8. The framers decided that the qualification for service in the Congress be fixed in the Constitution and be uniform throughout the country.



The Constitutional Challenge, U.S. Term Limits Dissenting Opinion


  1. Nothing in the Constitution deprived the people of each State of the power to prescribe eligibility requirements for the candidate seeking to represent them and Congress. The Constitution is simply silent on that. Where the Constitution is silent, it raises no bar to action by the States or the people.
  2. If the people of a State decide they would like their representative to possess additional qualifications, they have done nothing to frustrate the policy behind the qualification clauses. Anyone possessing all of the constitutional qualifications, plus some qualifications required by state law, still has all of the federal qualifications.
  3. The fact that the Constitution specifies certain qualifications that the Framers deemed necessary to protect the competence of the national legislature did not imply that it strips the people of individual States of the power to protect their own interests by adding other requirements for their own representative.
  4. The Framers did not want the federal Constitution itself to impose a broad set of disqualifications for congressional office. The Framers also did not want the federal Congress to be able to supplement the few disqualifications that the Constitution does set forth. The logical conclusion is that the Framers did not want the people of the States and their state legislatures to be constrained by too many qualifications imposed at the national level. That is not at all the same thing as an intent to bar the people of the States and their state legislatures from adopting additional eligibility requirements to help narrow their own choices.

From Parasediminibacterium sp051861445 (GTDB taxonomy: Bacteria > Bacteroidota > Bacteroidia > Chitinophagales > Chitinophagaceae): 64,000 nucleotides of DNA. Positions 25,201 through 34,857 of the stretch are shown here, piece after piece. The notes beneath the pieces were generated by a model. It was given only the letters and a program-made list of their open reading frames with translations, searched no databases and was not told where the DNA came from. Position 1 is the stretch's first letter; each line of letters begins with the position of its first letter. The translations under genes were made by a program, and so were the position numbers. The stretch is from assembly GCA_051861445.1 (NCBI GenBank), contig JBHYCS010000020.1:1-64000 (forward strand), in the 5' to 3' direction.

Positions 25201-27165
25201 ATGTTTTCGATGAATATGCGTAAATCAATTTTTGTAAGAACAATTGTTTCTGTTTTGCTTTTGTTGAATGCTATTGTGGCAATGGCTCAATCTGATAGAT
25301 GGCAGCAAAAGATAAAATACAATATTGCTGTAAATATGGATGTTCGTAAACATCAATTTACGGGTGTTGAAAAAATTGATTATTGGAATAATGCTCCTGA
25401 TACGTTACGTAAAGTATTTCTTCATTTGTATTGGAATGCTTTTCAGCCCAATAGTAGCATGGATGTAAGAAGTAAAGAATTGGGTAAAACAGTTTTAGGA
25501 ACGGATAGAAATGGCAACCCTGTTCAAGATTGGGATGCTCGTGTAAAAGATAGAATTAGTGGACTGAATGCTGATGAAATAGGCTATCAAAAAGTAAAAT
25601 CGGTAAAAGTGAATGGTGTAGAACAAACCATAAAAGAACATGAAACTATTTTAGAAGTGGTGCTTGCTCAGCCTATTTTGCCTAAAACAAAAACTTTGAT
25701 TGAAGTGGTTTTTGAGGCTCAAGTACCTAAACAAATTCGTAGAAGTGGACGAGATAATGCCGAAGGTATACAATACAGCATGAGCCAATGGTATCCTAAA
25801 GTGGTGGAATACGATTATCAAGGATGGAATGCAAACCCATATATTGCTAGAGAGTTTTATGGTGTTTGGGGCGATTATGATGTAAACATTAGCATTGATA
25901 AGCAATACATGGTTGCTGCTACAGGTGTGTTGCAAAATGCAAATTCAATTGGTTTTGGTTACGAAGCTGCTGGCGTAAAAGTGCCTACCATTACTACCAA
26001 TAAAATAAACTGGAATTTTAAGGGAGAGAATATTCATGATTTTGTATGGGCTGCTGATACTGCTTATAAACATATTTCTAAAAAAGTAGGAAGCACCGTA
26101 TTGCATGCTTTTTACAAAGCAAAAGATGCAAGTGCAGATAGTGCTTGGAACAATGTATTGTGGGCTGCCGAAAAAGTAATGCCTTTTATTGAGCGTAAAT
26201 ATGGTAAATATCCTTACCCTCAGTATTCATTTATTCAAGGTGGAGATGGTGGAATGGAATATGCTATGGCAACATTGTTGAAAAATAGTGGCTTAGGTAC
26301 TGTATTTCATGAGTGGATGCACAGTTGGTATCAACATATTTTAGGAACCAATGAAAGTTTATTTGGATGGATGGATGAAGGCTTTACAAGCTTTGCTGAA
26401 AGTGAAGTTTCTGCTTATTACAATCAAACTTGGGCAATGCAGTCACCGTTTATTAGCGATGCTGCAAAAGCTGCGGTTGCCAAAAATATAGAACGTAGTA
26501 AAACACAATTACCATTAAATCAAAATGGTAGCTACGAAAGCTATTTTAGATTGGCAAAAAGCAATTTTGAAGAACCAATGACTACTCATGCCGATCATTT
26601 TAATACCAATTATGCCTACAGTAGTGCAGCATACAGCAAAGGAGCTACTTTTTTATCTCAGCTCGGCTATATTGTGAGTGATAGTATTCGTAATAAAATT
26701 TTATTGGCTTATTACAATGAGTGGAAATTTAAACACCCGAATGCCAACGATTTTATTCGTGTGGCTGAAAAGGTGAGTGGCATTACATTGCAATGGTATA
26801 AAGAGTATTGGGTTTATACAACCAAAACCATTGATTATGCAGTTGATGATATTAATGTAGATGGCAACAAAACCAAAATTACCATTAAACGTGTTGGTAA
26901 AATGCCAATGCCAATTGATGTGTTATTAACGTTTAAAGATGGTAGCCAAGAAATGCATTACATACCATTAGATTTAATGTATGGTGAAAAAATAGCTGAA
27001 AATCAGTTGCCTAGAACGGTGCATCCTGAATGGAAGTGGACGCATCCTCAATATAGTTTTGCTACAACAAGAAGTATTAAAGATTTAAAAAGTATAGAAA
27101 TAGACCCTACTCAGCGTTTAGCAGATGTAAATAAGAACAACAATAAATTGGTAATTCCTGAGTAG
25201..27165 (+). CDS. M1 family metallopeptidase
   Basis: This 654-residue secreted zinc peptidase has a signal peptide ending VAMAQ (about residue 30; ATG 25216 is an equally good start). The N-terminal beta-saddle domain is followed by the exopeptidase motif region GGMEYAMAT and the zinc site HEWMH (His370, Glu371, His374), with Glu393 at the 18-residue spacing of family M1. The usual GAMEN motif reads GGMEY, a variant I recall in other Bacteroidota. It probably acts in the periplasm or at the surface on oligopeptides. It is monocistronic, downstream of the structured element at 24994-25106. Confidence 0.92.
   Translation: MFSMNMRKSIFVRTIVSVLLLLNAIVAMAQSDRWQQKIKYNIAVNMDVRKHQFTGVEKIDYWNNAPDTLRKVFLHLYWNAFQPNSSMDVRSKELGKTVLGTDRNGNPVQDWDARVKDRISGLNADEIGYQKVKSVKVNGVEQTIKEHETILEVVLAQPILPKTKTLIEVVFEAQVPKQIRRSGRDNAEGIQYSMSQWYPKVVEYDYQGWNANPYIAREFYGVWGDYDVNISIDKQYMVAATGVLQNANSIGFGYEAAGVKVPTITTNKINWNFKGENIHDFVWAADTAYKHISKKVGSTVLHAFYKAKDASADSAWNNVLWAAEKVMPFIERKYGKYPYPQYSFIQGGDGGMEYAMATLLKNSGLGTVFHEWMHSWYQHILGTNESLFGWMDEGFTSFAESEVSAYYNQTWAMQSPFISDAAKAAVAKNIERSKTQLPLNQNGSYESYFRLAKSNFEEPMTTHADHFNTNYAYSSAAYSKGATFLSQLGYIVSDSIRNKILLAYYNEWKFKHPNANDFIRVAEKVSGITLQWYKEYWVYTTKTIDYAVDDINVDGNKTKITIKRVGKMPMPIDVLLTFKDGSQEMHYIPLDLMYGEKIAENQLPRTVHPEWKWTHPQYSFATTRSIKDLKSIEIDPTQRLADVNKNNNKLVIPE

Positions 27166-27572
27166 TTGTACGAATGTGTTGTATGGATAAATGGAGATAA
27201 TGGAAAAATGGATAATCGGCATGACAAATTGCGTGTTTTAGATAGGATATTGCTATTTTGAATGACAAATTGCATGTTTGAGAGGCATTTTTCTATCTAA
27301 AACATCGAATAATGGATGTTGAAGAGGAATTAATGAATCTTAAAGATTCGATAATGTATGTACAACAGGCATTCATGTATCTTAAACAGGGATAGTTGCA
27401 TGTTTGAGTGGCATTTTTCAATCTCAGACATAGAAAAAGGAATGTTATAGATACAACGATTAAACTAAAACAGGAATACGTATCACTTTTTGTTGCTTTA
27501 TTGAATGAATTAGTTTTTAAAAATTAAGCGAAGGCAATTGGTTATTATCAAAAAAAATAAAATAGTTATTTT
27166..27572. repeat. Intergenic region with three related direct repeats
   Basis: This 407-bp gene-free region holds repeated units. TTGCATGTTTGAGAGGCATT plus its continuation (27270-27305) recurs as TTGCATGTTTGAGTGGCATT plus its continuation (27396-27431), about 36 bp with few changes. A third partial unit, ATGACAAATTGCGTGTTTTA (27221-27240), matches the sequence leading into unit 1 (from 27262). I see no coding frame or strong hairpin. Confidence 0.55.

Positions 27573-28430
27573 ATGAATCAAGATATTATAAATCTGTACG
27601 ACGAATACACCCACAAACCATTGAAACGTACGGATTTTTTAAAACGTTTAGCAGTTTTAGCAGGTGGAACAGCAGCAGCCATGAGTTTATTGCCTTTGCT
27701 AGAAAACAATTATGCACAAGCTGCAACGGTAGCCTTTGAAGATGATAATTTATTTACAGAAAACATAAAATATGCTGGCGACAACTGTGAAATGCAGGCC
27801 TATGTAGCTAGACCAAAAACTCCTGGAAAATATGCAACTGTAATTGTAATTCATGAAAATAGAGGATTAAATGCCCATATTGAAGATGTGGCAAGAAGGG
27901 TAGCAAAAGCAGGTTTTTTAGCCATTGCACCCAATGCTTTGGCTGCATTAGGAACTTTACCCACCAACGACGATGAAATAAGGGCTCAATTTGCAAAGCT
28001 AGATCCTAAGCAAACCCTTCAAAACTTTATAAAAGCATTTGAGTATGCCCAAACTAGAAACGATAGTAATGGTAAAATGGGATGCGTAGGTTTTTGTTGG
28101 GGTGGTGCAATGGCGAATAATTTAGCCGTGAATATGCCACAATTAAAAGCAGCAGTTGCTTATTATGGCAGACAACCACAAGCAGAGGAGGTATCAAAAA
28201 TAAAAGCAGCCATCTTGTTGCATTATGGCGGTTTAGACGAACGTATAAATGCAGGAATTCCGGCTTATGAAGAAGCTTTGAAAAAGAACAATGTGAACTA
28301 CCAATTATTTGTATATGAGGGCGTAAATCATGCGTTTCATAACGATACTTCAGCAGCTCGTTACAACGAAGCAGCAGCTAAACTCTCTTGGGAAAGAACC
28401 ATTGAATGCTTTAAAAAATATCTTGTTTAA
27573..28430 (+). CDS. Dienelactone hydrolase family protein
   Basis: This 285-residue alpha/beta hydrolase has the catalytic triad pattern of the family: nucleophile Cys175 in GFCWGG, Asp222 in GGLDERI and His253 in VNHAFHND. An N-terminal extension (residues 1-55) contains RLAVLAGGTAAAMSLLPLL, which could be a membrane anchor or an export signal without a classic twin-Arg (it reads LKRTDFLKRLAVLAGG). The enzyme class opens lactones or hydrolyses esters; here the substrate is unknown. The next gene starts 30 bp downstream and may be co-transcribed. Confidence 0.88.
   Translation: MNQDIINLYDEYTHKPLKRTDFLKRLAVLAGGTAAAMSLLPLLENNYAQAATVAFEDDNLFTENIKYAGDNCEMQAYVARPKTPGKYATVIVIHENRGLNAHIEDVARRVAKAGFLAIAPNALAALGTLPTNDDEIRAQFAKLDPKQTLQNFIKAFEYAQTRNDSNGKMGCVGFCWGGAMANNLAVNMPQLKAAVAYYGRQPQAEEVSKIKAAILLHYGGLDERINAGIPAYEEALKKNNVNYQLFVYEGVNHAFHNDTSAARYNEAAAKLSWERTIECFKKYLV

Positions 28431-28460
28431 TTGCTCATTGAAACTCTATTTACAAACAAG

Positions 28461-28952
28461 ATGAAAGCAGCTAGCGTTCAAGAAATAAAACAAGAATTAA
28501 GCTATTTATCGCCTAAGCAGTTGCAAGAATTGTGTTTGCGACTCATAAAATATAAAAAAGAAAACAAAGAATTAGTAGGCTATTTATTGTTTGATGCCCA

5. The framers actually were very aware of the policy discussion behind whether term limits should be imposed and they never explicitly ruled them out.



Thoughts/Takeaways U.S. Term Limits


  1. Both the majority and dissenting opinion makes clear that the framers were aware of the public policy discussion behind whether term limits could be imposed. That cuts either way with respect to term limits.
  2. It is clear from the majority opinion that the constitutional amendment in North Dakota will fail to a constitutional challenge if the amendment is challenged.
  3. Even under the dissenting opinion, a constitutional challenge might still fail. It can be argued that there is a distinction between an eligibility requirement and a qualification. Term limits would be an eligibility requirement as it doesn’t affect the qualifications for holding office. On the other hand, the age limit is most certainly a qualification for holding office.



The ADA Challenge


Of course, since this is the understanding the ADA blog, you had to expect a discussion of an ADA challenge. The challenge would go something like the below.


  1. A constitutional amendment is part of the State’s governing structure. Therefore, Title II of the ADA applies.
  2. The ADA prohibits discrimination against a person who is regarded as having a physical or mental impairment. 42 U.S.C. §12102(1)(c). Clearly, the amendment regards persons 81 years or older as having cognitive impairments that do not allow them to perform the job of a legislator in Congress.